In general, high seed costs have resulted in a reduction in the number of soybean seed planted per acre. For our full-season production system, most have reduced their seeding rate to 140,000 or less. Some have even had success with rates as low as 80 to 100 thousand seed/acre. My research over the years has shown that we only need, on average, about 70 to 80 thousand plants/acre to maximize our yield. But is this too low? Yes, it could be – in some situations.
There is also interest in varying seeding rates. I said many years ago that it appears that this is possible. But our approach to variable-rate soybean seeding will be just the opposite of how we vary our rates with corn. With corn, we increase seeding rate as our yield potential increases. With soybean, we do just the opposite – we reduce our seeding rate as yield potential rises. But, how much can we reduce seeding rate with rising yield potential?
To answer both questions – Is a final stand of 70 to 80 thousand plants too low? and How do I vary soybean seeding rates?, I analyzed over 10 years (over 25 experiments from 2003-2011) of on-farm and small-plot research to determine the optimal seeding rate for three different yield potentials. The results along with my recommendations are shown below.
Plant 120 – 140 thousand seed /acre.
Why not less? The data to the left indicates that the optimal seeding rate (area between the two vertical dotted lines) ranges between around 100 to 120 thousand seed/acre. Why is this not my seeding rate. There is too much variability in the data; therefore too much risk. In some years, yields could have been reduced with this rate. So, I’m hedging towards less risk at these yield potentials.
Plant 100 – 120 thousand seed/acre.
You will notice that the optimal seeding rate has declined to around 90 to 110 thousand seed/acre. Note that this is only about 10,000 seed less that the previous graph, but I lowered my recommendation by 20,000 seed. Why? There is little variability in these data; hence, I have more confidence.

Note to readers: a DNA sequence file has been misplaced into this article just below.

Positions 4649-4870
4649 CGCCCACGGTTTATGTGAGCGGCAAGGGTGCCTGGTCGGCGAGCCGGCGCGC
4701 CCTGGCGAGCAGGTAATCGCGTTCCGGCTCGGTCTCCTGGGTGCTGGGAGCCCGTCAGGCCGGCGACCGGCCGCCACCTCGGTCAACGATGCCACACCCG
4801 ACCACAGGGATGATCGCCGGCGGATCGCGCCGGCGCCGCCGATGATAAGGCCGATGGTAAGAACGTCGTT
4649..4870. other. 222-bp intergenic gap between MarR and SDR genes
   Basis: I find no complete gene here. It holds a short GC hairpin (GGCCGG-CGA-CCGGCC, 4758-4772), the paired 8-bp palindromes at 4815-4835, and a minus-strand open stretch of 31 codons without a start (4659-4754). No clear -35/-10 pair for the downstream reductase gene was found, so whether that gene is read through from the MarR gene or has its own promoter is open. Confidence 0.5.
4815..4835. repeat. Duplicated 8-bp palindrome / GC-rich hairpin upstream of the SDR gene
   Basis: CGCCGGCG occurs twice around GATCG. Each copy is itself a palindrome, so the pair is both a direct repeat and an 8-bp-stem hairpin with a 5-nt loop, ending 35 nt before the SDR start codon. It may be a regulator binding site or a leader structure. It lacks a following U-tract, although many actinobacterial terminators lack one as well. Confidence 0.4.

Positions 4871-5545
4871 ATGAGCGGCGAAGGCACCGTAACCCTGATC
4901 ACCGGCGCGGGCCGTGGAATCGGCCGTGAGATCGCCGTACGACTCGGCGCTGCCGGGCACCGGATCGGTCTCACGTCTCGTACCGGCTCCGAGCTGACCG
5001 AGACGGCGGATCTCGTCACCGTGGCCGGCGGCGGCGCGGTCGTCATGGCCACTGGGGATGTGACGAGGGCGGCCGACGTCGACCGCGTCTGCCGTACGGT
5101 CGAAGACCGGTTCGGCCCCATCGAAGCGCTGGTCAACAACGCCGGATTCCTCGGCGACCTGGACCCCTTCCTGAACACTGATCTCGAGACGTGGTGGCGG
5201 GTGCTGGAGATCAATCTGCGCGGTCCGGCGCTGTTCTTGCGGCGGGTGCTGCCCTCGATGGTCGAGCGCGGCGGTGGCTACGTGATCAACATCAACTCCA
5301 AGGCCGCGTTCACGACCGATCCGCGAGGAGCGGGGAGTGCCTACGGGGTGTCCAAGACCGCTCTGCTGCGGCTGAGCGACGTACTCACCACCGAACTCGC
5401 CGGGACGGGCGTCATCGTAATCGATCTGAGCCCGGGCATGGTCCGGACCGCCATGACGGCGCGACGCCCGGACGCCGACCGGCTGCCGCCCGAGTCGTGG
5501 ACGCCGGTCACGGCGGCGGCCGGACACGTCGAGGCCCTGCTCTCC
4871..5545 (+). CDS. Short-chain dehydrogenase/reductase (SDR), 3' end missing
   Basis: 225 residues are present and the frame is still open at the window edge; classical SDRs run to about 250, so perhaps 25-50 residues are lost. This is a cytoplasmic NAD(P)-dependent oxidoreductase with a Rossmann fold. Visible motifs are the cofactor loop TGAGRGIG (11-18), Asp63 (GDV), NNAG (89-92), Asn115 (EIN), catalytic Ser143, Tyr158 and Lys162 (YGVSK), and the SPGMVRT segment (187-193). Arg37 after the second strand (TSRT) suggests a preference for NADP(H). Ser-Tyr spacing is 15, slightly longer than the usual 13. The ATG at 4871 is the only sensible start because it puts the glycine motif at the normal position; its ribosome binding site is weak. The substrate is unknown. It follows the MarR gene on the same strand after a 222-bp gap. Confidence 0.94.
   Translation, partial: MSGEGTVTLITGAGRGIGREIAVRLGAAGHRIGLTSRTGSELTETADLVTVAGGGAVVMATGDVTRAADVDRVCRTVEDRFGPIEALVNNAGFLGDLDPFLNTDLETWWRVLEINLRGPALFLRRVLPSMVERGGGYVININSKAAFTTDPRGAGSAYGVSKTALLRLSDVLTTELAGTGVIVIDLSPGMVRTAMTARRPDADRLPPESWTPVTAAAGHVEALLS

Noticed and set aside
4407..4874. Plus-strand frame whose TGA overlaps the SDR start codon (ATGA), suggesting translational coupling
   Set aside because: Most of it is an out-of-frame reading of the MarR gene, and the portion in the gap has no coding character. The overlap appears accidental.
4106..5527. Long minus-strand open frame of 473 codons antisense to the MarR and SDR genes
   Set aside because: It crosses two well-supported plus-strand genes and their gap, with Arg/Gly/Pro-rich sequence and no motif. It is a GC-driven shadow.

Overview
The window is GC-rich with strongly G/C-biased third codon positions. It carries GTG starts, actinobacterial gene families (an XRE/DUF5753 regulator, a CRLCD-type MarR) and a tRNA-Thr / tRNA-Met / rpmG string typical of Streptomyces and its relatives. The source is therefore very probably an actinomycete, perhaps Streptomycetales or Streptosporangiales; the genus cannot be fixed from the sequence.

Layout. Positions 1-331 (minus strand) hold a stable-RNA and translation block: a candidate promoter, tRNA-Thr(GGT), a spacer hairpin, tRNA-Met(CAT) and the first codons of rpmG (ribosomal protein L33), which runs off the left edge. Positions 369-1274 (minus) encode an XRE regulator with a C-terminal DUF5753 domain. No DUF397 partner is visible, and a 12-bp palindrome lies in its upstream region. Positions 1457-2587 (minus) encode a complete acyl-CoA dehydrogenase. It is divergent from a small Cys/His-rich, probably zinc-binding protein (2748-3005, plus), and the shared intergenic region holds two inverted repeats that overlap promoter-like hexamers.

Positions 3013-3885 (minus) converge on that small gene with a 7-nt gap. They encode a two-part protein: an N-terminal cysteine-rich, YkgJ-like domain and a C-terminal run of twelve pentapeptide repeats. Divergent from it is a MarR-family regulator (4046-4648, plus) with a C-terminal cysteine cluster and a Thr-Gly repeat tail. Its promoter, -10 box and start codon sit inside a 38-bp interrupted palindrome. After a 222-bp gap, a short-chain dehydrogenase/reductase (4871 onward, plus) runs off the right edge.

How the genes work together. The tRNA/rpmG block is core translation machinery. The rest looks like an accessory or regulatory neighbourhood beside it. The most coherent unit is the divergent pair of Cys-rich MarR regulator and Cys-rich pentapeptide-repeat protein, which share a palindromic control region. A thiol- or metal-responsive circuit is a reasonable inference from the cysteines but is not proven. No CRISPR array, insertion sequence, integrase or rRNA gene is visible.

Plant 90 to 110 thousand seed/acre.
Like low yield potentials, I’m starting to hedge a little here towards less risk although my data indicates that I can go lower. There were cases where is took nearly 120,000 seed to get the maximum yields.
One comment that I get with these data is: “These data are old. Does it still hold up with newer varieties?” A good question! So, I’ve conducted seeding rate experiments over the past 2 years and I’ll continue this coming year. To summarize, the most recent data has not changed my recommendations – I think that these trends still hold true. However, we did see some differences last year – a year of wet and cloudy conditions. The data are below:
With our maturity group 4 trials, we saw yield continue to rise with seeding rate, and our yields were in the high range (about 50 to 60 bushels/acre). But yields with the group 5 soybeans tended to level off at about 120 thousand seed/acre. Why a different response and why did maturity group matter?
I think the answer is lack of sunlight. Total photosynthetically-active radiation interception differences are one of the reasons that we get yield responses to seeding rate. In most cases, this is a lack of leaf area; we are not intercepting all the light. But, this was not the case in 2019. We had what I normally consider enough leaf area, at least enough for a sunny year. But we had less light in 2019. The group 5 soybean did have more leaf area than the group 4 soybean; I’m assuming that these few extra leaves made up a little for the lack of light. Cloudiness is one of the risks we take. Still, I won’t change my recommendations based on last year since it was rather unusual.
In conclusion, if you want to chose the best full-season seeding rate in Virginia for your yield potential, my recommendations are:
Low yields: 120 to 140 thousand seed/acre
Medium yields: 100 to 120 thousand seed/acre
High yields: 90 to 110 thousand seed/acre